This extreme competitiveness has devolved to the point of forcing the Texas A&M Collegiate Panhellenic Council to implement ridiculous rules.

For instance, all PNMs have access to a small paper folded within our name tags that we’re vehemently told not to look at. Spoiler, I took a peek — it was literally just my schedule. Apparently, seeing it runs the risk of talk among girls and therefore encourages comparisons and upset emotions.

Furthermore, PNMs aren’t even allowed to talk about which house they are going to or coming from, heavens forbid it makes other girls jealous that they didn’t have those houses on their own schedule.

Yeah, it’s all very dramatic.

To top it all off, the conversations I was privy to with other PNMs up until bid day shared the same consensus: if they did not get the house they wanted, they would drop.

Why PNMs put this much money and passive aggressiveness into rushing just to drop from the process entirely because they don’t get the most popular house is beyond me. After all, it’s not supposed to be an “all-or-nothing” competition, but rather a journey to find your place amongst the girls who will help you thrive most.

The reality is that the types of girls hyper-fixated on rushing are the same girls who have spent months, if not years, stalking the coolest sororities’ Instagram feeds and don’t care about ending up in their true home.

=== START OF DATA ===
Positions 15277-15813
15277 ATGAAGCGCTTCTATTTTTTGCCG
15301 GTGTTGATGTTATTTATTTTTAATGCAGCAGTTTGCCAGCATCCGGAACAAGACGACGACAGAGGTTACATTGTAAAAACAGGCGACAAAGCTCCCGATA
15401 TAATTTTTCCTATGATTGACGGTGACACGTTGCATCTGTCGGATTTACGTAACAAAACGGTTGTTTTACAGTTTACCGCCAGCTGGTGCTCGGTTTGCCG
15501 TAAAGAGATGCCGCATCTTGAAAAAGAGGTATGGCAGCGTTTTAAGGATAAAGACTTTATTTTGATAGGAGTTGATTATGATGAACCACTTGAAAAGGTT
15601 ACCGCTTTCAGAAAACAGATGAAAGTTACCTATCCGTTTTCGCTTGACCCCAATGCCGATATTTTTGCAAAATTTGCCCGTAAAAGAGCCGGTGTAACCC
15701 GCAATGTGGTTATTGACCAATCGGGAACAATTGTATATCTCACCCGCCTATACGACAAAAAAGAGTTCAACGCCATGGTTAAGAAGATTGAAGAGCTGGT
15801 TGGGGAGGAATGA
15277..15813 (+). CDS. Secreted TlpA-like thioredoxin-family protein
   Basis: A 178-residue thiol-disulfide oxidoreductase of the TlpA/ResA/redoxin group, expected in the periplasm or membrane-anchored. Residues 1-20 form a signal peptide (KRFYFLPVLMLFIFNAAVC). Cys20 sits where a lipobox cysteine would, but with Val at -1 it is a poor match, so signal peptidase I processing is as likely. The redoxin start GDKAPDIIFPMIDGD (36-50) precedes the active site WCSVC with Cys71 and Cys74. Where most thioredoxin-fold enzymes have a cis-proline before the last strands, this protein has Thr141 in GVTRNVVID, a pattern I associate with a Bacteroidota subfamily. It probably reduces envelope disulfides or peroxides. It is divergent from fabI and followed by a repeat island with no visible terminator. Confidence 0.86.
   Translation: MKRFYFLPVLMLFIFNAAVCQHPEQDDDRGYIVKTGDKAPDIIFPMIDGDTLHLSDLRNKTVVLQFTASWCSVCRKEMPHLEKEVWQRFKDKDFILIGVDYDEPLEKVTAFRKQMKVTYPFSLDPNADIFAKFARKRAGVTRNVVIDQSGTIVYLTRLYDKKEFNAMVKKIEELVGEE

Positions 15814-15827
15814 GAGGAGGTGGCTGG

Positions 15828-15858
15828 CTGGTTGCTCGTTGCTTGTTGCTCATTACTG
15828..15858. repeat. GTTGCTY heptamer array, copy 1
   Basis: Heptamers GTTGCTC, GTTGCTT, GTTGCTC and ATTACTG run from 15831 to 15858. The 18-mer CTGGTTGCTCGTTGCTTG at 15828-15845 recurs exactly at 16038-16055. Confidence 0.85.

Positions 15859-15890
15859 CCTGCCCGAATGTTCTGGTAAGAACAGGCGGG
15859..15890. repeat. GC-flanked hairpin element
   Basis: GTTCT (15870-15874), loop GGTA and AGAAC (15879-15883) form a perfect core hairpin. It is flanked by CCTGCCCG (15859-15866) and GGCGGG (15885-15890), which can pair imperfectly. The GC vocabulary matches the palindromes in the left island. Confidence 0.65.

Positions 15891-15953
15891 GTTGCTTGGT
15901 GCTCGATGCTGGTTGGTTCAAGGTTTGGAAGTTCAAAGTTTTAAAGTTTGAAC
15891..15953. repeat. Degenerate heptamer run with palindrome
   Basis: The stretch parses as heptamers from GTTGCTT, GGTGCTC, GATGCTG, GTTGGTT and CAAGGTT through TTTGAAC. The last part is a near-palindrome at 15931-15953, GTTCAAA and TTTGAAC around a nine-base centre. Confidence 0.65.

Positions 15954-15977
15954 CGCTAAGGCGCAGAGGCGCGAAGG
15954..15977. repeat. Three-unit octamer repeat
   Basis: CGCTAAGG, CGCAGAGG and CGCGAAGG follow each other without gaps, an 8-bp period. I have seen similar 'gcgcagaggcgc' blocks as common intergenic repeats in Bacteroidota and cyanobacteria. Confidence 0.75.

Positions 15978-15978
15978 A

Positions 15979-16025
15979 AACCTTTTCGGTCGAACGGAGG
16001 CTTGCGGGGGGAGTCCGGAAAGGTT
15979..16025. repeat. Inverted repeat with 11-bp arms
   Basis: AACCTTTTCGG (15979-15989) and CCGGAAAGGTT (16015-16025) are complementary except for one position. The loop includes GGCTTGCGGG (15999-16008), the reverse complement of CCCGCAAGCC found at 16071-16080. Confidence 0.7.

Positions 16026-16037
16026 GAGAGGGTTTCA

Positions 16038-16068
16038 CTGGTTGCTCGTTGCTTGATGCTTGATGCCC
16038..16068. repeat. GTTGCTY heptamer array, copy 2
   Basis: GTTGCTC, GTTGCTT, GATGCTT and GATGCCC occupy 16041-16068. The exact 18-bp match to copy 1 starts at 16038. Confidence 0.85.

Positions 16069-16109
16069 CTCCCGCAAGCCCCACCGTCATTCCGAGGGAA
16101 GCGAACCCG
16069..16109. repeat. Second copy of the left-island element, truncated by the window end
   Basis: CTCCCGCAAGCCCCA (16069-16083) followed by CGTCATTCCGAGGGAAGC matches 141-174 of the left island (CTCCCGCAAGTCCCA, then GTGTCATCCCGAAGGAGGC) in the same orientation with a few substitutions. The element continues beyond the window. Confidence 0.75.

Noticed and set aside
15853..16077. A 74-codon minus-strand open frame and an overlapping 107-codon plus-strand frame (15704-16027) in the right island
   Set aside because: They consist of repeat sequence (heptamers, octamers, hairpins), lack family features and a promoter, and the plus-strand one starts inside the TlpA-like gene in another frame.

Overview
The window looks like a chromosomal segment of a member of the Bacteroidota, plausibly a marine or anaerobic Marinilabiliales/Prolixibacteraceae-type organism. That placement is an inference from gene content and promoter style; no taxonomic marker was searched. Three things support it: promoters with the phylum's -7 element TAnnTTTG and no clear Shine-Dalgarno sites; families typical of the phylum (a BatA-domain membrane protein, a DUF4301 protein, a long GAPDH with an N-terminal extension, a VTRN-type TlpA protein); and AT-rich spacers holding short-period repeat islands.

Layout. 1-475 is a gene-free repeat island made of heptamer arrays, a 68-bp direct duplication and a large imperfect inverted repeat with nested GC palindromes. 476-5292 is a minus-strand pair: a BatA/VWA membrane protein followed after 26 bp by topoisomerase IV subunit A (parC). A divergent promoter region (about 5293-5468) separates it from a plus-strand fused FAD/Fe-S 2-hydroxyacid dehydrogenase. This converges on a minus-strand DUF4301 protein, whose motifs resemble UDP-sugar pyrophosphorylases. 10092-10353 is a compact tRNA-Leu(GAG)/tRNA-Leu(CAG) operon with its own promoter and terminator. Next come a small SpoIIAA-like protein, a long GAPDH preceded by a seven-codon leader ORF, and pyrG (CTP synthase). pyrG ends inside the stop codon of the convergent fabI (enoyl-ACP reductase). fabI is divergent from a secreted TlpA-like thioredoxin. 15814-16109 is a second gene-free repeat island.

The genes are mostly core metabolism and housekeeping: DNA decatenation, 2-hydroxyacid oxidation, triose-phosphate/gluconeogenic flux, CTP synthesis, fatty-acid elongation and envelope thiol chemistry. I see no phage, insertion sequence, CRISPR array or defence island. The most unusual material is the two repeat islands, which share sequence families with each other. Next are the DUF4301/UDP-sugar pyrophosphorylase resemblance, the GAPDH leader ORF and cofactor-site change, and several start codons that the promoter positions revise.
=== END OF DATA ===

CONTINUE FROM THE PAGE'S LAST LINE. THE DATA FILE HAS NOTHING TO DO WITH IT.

Rampant consternation with notions of the “best” house on the row only leads to forgetting about what’s actually best for the authentic you.

For four years you’ll get to live with the house, but you have to live with yourself for the rest of your life.

You only choose once, so choose right.

Isabella Garcia is an economics sophomore and opinion writer for The Battalion.

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About the Contributor
Isabella Garcia
Isabella Garcia, Opinion Writer
Isabella Garcia is an Economics sophomore from San Antonio, Texas and has been an opinion writer for The Battalion since June 2023. After graduation, Isabella intends to earn a J.D. and pursue a career in corporate law.